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SCUTTLEBUTT 1431- October 8, 2003

Powered by SAIC (, an employee-owned company. Scuttlebutt is a
digest of major yacht racing news, commentary, opinions, features and dock
talk . . . with a North American focus. Corrections, contributions, press
releases, constructive criticism and contrasting viewpoints are always
welcome, but save your bashing and personal attacks for elsewhere.

Update by Mike Sanderson, Mari Cha IV helmsman (Tuesday 7th October 2003
21:00 UTC):
What an amazing few days we have had out here! We have been dreaming about
this for a few years now since plans for this mighty yacht first took
place, but to be honest, so far it has been even better then I had
expected. The trip has just been an absolute pleasure. It has, without
doubt, been the most enjoyable sailing I have ever done - day after day of
awesome fast sailing with a fantastic boat and crew.

The 525 mile day was a huge plus Monday and today (Tuesday) we have just
done 517 nautical miles. Our main aim out here has always been to break the
transatlantic record but we always had in the back of our minds the hope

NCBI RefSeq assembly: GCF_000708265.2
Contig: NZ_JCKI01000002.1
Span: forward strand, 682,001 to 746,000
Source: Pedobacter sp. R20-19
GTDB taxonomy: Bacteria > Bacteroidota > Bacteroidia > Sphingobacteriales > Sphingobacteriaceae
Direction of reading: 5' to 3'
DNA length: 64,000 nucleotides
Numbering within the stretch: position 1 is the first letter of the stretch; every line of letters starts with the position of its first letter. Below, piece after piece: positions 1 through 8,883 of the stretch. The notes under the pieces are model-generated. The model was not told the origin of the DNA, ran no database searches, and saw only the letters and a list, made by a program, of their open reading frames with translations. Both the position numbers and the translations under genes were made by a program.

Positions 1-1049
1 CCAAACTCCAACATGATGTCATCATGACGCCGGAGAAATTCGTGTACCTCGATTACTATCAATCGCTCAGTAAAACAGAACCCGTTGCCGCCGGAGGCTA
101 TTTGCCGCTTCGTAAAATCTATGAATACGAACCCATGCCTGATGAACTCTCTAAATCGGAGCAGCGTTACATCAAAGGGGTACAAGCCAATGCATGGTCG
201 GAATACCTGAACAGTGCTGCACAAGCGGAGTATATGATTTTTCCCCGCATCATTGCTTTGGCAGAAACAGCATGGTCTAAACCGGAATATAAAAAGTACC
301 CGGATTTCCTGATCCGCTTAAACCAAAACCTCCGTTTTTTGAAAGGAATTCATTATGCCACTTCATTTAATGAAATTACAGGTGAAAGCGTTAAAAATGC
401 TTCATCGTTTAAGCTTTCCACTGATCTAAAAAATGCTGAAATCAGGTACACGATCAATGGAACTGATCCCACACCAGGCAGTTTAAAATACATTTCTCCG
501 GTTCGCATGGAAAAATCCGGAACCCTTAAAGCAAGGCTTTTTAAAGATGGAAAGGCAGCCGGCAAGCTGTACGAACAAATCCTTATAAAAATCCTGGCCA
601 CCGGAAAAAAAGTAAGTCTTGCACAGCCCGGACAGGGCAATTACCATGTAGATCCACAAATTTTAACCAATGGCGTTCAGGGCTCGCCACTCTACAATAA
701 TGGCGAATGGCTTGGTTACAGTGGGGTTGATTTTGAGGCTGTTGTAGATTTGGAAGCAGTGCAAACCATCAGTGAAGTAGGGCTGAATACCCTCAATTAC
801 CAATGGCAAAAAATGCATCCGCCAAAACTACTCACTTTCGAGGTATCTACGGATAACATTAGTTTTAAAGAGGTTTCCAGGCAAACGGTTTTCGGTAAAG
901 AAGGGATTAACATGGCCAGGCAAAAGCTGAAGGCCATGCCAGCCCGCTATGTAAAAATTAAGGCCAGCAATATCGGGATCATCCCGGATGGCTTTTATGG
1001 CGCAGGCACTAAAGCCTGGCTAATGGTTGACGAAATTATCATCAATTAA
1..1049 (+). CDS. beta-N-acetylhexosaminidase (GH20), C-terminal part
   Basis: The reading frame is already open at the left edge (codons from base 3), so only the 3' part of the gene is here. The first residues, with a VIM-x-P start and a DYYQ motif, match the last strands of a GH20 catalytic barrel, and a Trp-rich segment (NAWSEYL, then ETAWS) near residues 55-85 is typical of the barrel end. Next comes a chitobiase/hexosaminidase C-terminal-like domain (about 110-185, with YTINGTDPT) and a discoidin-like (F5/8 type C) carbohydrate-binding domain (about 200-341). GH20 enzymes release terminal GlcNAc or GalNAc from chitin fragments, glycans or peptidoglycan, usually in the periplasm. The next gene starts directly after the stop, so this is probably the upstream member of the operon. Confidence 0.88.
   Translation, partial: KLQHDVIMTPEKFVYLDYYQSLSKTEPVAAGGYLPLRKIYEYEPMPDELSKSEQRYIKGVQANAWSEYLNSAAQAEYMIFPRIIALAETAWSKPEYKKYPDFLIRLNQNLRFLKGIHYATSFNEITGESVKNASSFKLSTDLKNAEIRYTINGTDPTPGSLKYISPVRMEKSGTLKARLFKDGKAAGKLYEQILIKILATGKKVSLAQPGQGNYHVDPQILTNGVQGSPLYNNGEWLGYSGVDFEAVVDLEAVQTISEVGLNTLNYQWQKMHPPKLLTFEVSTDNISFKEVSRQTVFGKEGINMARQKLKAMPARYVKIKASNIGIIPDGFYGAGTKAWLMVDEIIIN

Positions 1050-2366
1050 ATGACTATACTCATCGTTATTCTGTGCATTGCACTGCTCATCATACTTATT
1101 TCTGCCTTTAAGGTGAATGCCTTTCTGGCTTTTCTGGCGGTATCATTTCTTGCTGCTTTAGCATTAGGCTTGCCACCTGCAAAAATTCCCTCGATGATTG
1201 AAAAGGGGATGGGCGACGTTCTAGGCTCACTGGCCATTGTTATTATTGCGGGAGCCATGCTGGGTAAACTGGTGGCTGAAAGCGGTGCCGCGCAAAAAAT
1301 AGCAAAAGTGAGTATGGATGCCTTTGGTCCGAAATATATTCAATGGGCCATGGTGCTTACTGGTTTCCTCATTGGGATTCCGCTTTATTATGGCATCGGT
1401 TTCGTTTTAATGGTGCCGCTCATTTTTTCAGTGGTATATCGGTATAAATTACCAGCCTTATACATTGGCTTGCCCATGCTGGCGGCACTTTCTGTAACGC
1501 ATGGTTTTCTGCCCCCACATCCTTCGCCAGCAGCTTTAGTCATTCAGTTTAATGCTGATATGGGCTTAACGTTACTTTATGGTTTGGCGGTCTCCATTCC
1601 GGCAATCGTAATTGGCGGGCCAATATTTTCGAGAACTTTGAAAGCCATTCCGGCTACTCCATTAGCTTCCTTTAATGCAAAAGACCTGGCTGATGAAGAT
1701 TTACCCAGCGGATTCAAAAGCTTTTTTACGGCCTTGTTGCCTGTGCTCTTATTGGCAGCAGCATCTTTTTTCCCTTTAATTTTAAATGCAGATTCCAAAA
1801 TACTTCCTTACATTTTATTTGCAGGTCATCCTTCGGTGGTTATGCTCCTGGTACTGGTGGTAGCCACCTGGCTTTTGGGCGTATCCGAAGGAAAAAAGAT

that we could become the first boat to break the 500-mile benchmark.

What's next? Well, depending on how you look at it, 600 nautical miles
could be possible if we were to use the gulf stream like the existing
record holders, Illbruck. I know there are a lot of people out there that
think that shouldn't be the case, but that is how the rule says you can
play at the moment and it is the same for everyone - so it is all fair game.

We have now got under 700 nautical miles to go, which is always a nice
benchmark when you are racing offshore because suddenly you can compare
your time out here to the length of a Fastnet race or a Sydney Hobart, so
the boys always get excited about that.

Even though everyone is having great time out here, you can tell that there
is a little nervousness in the air. Really the only reason that we won't